Our Manhattan portfolio of assets delivered equally impressive performance as we grew RevPAR by 12.3% and expanded our margins by a 160 basis points to 48 – 49.8% during the quarter. Our ability to drive outperformance in our New York portfolio is due to our focus on the high rated trending segments, which allows us to more effectively yield manage these hotels. These revenue and asset management strategies are helped by the inherent stabilization that is still occurring at our newly opened assets in New York as our NYC portfolio maintains an average age of less than 2.5 years.

With our New York City portfolio occupancy covering around 92% for the quarter, we’re confident that the new supply continues to be absorbed and the inherent demand is more than adequate for absorption of expected future supply.

Turning to our balance sheet, our financial position continues to be strong and we completed a few transactions during the quarter, which further enhance our flexibility and help to simplify our capital structure. As of June 30th, we had approximately $58 million in cash and escrow deposits and $30 million drawn on our $250 million line of credit.

During the quarter, we completed an equity raise and filled 24 million common shares for gross proceeds of approximately $134.4 million. We use the net proceeds of the offering to pay down our revolver and to complete some of the acquisitions and investments that we’ve previously discussed. We’ve also been very active on the refinancing front and have taken advantage of the favorable rate environment to refinance some of our existing loans.

During the quarter, we refinanced loans on the Hotel 373 Fifth Avenue in Manhattan and the Holiday Inn Express, South Boston. Subsequent to quarter end, we also refinanced the outstanding debt on our Courtyard Miami Beach property with a $60 million loan net of fixed interest rate of 4.32%. At this new interest rate, the debt service on this asset is slightly lower than the existing debt service on the $32 million loan that the company had assumed when we acquired the asset last year.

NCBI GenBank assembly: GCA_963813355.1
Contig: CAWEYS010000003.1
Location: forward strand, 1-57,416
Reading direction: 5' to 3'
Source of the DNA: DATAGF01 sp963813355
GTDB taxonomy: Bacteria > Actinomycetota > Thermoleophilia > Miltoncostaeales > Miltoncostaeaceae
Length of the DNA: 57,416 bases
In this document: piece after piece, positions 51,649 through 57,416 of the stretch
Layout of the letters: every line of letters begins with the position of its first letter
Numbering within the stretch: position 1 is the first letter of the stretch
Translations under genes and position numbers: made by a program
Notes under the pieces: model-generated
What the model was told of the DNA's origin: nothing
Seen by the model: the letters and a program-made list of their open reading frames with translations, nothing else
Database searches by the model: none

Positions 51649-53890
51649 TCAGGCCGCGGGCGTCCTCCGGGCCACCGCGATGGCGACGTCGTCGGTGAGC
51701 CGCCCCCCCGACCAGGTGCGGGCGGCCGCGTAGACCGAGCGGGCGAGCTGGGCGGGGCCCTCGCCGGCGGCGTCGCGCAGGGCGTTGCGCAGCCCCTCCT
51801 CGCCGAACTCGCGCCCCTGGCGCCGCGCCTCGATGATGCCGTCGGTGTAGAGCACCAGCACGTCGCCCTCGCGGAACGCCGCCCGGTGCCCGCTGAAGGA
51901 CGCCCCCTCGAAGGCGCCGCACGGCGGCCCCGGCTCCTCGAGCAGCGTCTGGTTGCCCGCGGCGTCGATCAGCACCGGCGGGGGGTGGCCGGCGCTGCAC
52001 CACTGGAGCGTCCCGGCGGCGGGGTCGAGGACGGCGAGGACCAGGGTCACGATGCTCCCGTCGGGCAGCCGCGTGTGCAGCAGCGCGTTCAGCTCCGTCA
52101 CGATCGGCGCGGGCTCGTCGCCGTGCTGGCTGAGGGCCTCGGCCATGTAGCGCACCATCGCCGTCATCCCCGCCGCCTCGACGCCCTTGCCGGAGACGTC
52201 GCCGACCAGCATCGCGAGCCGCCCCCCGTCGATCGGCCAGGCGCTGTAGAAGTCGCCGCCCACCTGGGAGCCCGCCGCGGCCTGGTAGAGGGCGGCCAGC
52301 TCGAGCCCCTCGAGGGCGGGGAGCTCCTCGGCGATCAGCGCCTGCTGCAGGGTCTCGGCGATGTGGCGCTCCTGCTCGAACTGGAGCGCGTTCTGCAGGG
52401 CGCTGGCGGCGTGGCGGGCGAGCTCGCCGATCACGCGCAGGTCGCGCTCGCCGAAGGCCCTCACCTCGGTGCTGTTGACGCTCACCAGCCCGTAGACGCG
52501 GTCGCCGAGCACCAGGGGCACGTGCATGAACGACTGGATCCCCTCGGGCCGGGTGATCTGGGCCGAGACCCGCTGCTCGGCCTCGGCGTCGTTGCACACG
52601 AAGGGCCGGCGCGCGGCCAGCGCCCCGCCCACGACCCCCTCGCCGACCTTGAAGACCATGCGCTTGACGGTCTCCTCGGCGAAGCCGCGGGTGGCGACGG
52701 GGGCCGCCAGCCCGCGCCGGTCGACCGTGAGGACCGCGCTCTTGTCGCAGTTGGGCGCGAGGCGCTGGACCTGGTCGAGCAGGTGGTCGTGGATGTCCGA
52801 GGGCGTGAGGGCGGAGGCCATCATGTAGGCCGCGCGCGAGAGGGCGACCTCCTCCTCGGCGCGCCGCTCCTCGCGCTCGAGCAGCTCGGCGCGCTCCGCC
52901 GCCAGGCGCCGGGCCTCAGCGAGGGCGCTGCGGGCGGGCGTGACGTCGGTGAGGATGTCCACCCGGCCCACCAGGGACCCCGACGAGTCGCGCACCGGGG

With respect to our capital plan, we remain on track with the plan we communicated earlier in the year. We’ve spend approximately $19 million through the end of the second quarter and continue to expect our 2012 capital expenditures to be in the range of $25 million to $27 million as the majority of our renovation activity has been completed.

As Jay mentioned, we’ve been very pleased with the performance of the Washington DC portfolio during the second quarter and we attribute a significant portion of the outperformance of the Washington DC and New York portfolio to the renovation activity that we undertook during the first quarter of 2011 and the first quarter of this year.

I will finish with our outlook for the remainder of the year. Despite all the macroeconomic chatter, we’re pleased that we’re not experiencing the slow down as compared to industry projections or our internal forecast. This perspective is supported by the most recent GDP report, which showed a 7.2% increase in private business investment spending in the second quarter. This was an acceleration from the 5.4% growth in the first quarter and it is an encouraging indicator for business travel.

For the month of July our portfolio has continued to see strong growth with our same-store consolidated portfolio driving RevPAR growth of approximately 7.5%. Our Manhattan outperformance continuing as that cluster delivered approximately 7% growth and most of our other core urban markets including Boston, Philadelphia and Washington DC registering double-digit RevPAR growth during the month.

Looking to our third quarter, while we still expect strong performance from our New York Hotels, it is important to recognize that July and August are much more leisure transient driven, which is a harder segment with which to push rate. With that said, September has some historically proven demand drivers including the U.S. Open Tennis Tournament, the UN General Assembly and Fashion Week. There are also strong convention calendars in September in Philadelphia and Boston, which typically drive overall compression in the markets.